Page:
In today’s political environment, one might be excused for concluding that being successful means vanquishing your adversaries in a zero-sum, dog-eat-dog game. But that’s diametrically opposed to the concept put forward in a new book by Northeastern University Professor David DeSteno.
“Emotional Success: The Power of Gratitude, Compassion, and Pride,” argues that positive emotions build both grit and grace.
“…there are a lot of emotions that make us willing to sacrifice, not only to help other people but to help our future selves and to work hard,” DeSteno says in an interview on the Knowledge@Wharton radio program on Sirius XM Channel 111.
“If you think about, where did self-control come from, where did the ability to delay gratification come from so that we could(set) long-term goals?” DeSteno said in the interview. “For millennia it really wasn’t about maxing out your 401(k) or completing the Whole 30 [diet]. Those things didn’t exist. What allowed you to be a success was to have good character—to be honest, to be fair, to pay back your debts, to be reliable.”
When people ask him whether they should “be a jerk or a nice guy” to be successful, DeSteno said he asks them, “What’s your time frame?”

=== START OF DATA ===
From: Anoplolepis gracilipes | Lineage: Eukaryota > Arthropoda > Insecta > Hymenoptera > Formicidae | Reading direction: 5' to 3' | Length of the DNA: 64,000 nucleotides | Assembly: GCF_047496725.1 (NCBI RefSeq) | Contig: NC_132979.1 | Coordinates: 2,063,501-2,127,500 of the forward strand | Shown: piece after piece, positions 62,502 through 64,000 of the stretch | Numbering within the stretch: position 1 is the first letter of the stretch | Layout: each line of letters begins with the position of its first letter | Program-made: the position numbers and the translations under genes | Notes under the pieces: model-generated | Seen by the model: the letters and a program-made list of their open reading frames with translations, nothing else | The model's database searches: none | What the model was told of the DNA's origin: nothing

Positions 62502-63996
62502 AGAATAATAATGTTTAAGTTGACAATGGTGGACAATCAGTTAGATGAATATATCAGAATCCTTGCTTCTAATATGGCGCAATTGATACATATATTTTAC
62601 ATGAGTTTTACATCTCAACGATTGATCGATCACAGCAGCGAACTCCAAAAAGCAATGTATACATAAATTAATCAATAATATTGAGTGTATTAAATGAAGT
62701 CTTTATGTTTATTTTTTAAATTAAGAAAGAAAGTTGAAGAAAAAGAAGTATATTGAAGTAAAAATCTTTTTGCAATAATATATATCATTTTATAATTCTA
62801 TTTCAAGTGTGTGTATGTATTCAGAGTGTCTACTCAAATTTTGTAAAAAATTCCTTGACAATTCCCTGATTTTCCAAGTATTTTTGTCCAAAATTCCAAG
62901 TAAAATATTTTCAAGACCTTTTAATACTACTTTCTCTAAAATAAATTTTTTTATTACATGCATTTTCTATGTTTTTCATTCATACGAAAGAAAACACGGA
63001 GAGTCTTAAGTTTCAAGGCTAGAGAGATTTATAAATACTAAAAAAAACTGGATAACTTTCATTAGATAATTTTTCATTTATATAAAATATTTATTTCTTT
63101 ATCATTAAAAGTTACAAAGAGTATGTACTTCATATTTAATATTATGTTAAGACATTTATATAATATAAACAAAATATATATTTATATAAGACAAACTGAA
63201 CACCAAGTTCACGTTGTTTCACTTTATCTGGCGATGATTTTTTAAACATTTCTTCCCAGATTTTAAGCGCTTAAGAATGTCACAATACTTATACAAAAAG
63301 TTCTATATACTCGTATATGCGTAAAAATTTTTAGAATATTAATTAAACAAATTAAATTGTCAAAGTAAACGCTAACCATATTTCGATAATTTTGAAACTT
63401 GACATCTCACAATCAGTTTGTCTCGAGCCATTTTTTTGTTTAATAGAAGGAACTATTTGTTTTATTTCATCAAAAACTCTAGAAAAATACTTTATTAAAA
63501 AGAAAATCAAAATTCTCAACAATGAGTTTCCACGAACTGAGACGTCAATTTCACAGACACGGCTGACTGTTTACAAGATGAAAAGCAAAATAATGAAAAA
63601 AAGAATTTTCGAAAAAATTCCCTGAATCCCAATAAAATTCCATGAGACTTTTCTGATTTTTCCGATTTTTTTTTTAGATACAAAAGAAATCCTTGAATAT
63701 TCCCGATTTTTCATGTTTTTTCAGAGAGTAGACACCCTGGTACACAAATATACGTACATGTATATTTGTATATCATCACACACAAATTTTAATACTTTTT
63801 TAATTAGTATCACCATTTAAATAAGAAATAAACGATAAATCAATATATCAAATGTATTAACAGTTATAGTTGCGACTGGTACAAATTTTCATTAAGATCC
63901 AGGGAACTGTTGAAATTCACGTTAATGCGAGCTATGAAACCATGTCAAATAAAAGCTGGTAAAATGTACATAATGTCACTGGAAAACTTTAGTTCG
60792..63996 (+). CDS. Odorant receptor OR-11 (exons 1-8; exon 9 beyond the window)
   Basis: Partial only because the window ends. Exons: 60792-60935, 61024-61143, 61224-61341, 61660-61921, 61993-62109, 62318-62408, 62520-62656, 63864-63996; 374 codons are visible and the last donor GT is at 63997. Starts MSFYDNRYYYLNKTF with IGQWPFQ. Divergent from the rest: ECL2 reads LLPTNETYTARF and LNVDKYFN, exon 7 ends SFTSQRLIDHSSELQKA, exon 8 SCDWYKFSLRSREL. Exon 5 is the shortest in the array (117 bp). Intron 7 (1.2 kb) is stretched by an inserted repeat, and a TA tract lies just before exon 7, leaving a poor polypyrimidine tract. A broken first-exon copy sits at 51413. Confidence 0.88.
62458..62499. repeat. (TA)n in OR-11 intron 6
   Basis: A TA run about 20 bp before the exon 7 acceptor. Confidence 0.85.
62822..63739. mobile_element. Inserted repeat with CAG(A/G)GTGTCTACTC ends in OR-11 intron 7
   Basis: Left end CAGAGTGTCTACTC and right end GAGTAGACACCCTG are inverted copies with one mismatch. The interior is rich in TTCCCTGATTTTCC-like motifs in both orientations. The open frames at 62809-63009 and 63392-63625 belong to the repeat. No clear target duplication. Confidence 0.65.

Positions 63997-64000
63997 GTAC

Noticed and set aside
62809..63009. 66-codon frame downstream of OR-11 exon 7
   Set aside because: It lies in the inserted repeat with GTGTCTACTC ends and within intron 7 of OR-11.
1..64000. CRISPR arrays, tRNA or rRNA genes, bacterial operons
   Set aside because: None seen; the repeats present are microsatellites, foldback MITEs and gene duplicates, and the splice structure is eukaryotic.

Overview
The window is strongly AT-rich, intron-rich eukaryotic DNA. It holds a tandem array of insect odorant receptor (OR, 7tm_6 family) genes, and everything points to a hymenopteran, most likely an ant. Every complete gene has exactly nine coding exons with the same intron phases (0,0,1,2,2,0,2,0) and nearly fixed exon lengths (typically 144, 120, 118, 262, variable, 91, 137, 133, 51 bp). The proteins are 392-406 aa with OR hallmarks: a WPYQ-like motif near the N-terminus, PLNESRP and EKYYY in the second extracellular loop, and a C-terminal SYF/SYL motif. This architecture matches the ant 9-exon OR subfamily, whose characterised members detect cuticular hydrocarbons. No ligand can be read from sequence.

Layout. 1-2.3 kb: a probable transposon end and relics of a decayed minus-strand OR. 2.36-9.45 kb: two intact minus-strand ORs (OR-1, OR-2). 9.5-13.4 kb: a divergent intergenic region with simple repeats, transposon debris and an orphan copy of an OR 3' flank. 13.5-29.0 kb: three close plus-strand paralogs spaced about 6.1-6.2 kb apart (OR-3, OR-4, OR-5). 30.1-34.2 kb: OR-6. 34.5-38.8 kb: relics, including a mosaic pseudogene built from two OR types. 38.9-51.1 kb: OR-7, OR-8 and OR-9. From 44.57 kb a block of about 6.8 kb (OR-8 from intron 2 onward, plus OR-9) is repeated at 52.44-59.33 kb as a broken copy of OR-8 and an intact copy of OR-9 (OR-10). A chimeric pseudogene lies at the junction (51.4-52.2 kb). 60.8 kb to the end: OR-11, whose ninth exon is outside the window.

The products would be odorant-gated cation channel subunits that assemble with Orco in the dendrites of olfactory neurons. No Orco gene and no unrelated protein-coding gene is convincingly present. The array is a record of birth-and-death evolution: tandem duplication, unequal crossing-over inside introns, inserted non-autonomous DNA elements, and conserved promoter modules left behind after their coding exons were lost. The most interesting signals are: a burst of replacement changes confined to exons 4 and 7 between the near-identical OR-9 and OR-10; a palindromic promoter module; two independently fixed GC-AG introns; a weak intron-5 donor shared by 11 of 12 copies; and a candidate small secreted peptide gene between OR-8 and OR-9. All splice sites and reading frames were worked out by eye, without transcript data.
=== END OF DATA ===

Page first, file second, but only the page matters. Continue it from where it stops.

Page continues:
In the short term, if you want to be a jerk, if you take credit for other people and exploit them, you’re going to rise pretty quickly. But it’s going to be very short-lived. All the models we know show that the people who do the best are the people willing to share credit, to cooperate. If you want balanced, long-term success, inculcating these emotions in your teams and in yourself not only will give you grit, but it will give you that social capital to help you succeed.”
Compositive believes that helping your children develop character traits that help build strong and healthy relationships is an essential component of a whole education.